NTPC, Asia’s biggest electricity producer by value, said last month that it has scaled back plans to add coal-fired capacity by 42 percent because of fuel shortage. Lanco has 4,988 megawatts of capacity under operation, according to its website and is adding plants in the area that will serviced by the rail network .

Prime Minister Manmohan Singh’s government aims to create 76 gigawatts of generation capacity in the next five years to bridge an 8.6 percent peak-demand shortfall in the quarter ended June and revive economic growth from the slowest pace in nine years. Removing fuel supply constraints will be important, according to Deloitte’s Dipu.

Last year, about 45 million tons of coal was held up in mines because of lack of transportation, Dipu said.

Many Indian mines are operating at one-third of capacity as the rail system can’t move more cargo, Alok Perti, former secretary at the coal ministry had said Jan. 31. State-controlled Coal India Ltd., the world’s biggest producer, has been seeking construction of at least four railway links for as many as six years, which it has said will ease congestion and enable a 66 percent increase in output.

Faster Trains

The dedicated corridor, targeted to be completed by March 2017, will help almost quadruple freight train speeds to 70 kilometers an hour and carry 55 percent of the railways’ cargo traffic by revenue, according to the DFCC.

The rail project will be a game changer with potential to introduce predictability of cargo delivery, Kotak Institutional Equities Research said in a note to clients in May.

“It will imply a meaningful addition to railways’ capacity and to infrastructure overall,” Lokesh Garg, an analyst with Mumbai-based Kotak, said by phone on July 6.

DFCC will seek the government’s approval to raise the project cost to about 880 billion rupees from 770 billion rupees, after making additions to include more bridges and more electrified stretches.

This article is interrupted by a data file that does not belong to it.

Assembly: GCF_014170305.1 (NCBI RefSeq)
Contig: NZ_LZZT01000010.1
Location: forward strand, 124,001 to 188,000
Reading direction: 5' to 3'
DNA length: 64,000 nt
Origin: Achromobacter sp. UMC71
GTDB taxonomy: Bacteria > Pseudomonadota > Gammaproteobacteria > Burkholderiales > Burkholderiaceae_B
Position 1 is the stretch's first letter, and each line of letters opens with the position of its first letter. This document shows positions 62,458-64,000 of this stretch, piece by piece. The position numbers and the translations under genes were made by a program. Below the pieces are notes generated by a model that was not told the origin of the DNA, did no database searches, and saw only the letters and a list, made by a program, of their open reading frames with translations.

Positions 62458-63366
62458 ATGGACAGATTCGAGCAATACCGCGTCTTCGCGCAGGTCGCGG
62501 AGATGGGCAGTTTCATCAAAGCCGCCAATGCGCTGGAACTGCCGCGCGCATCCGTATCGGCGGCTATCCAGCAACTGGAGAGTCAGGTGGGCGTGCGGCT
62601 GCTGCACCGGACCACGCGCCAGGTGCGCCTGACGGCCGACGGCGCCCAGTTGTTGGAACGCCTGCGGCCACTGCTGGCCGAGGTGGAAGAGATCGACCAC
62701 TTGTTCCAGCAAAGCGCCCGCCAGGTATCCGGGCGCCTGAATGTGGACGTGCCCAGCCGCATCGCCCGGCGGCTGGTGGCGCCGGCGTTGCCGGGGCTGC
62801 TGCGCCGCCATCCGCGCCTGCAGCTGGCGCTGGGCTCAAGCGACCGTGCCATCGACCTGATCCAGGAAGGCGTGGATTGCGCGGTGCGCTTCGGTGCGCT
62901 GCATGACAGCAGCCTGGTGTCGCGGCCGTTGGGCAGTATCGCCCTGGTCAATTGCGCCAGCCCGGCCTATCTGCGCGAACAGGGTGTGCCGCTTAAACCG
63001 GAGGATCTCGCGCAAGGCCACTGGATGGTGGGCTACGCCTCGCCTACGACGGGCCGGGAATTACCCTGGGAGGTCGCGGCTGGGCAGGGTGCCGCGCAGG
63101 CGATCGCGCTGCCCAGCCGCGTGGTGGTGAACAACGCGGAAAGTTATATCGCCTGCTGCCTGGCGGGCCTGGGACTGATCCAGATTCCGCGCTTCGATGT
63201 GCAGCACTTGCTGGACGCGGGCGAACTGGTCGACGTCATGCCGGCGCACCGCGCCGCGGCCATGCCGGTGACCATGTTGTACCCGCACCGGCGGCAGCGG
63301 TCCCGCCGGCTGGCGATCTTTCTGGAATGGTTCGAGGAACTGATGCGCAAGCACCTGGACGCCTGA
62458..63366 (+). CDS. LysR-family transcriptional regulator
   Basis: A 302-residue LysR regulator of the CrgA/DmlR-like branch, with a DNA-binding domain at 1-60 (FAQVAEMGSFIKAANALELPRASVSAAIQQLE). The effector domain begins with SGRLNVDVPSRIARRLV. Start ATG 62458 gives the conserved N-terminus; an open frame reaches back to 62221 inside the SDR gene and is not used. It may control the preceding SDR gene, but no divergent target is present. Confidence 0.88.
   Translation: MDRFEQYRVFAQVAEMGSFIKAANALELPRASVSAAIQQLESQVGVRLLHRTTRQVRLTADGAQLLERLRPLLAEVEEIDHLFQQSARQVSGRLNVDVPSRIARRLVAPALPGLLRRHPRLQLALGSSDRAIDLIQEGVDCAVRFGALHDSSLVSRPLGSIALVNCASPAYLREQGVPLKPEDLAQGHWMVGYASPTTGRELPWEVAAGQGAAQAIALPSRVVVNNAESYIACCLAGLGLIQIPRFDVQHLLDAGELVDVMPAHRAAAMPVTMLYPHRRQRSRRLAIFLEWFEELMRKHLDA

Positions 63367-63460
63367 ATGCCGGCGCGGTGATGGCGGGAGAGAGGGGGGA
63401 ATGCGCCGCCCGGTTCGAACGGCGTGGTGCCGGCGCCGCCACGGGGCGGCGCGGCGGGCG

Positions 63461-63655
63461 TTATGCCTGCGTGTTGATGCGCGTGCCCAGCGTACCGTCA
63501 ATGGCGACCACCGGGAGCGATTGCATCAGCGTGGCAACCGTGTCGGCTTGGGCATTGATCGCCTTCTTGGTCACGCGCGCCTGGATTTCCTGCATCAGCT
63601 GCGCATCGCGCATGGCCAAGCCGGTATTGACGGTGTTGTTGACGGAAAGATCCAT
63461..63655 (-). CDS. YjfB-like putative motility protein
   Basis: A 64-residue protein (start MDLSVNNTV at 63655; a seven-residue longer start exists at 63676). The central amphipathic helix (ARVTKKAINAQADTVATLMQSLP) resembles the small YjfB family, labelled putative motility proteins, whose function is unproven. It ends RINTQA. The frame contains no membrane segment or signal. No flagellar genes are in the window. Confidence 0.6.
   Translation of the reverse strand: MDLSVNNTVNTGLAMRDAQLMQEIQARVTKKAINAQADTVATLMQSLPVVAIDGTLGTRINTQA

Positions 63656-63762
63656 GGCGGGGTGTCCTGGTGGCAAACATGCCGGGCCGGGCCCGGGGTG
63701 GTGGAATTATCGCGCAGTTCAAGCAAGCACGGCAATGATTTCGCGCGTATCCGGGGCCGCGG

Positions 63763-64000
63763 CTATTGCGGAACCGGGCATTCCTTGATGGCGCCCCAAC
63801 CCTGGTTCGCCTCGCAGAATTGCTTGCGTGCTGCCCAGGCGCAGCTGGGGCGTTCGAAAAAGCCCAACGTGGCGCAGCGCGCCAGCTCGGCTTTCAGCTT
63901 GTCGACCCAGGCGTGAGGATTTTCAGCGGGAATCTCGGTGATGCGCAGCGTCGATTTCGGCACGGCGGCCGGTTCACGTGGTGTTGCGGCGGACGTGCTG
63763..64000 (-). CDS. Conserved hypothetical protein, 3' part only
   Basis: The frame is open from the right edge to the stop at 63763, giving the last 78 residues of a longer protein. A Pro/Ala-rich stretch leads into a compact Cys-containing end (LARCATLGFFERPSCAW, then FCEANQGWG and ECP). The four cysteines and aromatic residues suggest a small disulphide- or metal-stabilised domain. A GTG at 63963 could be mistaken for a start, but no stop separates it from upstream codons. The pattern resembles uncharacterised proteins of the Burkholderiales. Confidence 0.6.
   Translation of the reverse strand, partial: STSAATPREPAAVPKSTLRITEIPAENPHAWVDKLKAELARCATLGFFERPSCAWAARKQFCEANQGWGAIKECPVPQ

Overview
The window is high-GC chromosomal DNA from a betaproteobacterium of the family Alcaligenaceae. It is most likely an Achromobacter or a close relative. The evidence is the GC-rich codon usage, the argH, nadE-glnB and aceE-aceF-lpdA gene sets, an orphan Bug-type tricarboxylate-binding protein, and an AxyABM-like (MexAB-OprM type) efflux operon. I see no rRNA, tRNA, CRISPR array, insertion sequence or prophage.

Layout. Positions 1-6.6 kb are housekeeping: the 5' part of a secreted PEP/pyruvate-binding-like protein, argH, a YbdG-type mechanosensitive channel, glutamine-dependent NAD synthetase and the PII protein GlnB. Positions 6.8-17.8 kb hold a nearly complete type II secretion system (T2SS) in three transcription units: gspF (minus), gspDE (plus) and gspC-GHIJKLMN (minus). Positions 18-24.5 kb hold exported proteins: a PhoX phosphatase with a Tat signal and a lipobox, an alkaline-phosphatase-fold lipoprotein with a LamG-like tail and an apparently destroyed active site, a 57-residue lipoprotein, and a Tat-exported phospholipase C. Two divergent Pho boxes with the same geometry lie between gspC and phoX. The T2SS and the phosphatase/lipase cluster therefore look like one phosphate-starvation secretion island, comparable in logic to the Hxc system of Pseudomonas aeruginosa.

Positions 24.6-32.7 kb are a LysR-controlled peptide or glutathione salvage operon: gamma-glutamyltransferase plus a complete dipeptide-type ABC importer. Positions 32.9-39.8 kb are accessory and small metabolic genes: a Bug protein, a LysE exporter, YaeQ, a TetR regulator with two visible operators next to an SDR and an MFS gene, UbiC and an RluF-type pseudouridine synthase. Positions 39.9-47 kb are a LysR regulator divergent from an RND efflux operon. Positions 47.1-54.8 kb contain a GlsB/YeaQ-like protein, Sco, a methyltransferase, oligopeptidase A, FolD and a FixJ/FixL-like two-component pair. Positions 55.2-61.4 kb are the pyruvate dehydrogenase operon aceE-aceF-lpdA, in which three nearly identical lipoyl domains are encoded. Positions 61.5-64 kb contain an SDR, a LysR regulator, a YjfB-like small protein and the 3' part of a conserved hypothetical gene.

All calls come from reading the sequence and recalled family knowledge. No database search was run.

Japan International Cooperation Agency will fund 80 percent of the link in the west coast, while a stretch on the eastern line will be funded by the World Bank.

Private Participation

A 530-kilometer section connecting Son Nagar and Dankuni, both in eastern India, will be awarded to private companies, according to DFCC website.

Larsen & Toubro Ltd., India’s biggest engineering company, GMR Group, Tata Projects Ltd. and IRCON International Ltd., a state-owned builder, are among potential bidders DFCC is in talks with, Saxena said.

The biggest challenge the project will have to surmount is the acquisition of remainder portion of the land required.

“Land acquisition has to be done in a very sensitive manner,” Saxena said. “That’s what we’ve done and that’s why we’ve had the least problem.”

The link, when completed, will carry 55 percent of the railways’ freight traffic by revenue, according to DFCC. Coal accounts for about 45 percent of goods carried by Indian Railways, the oldest network in Asia.

“There’s a limitation to moving coal on trucks,” said Deloitte’s Dipu. “This development would have a huge impact on the way coal is moved.”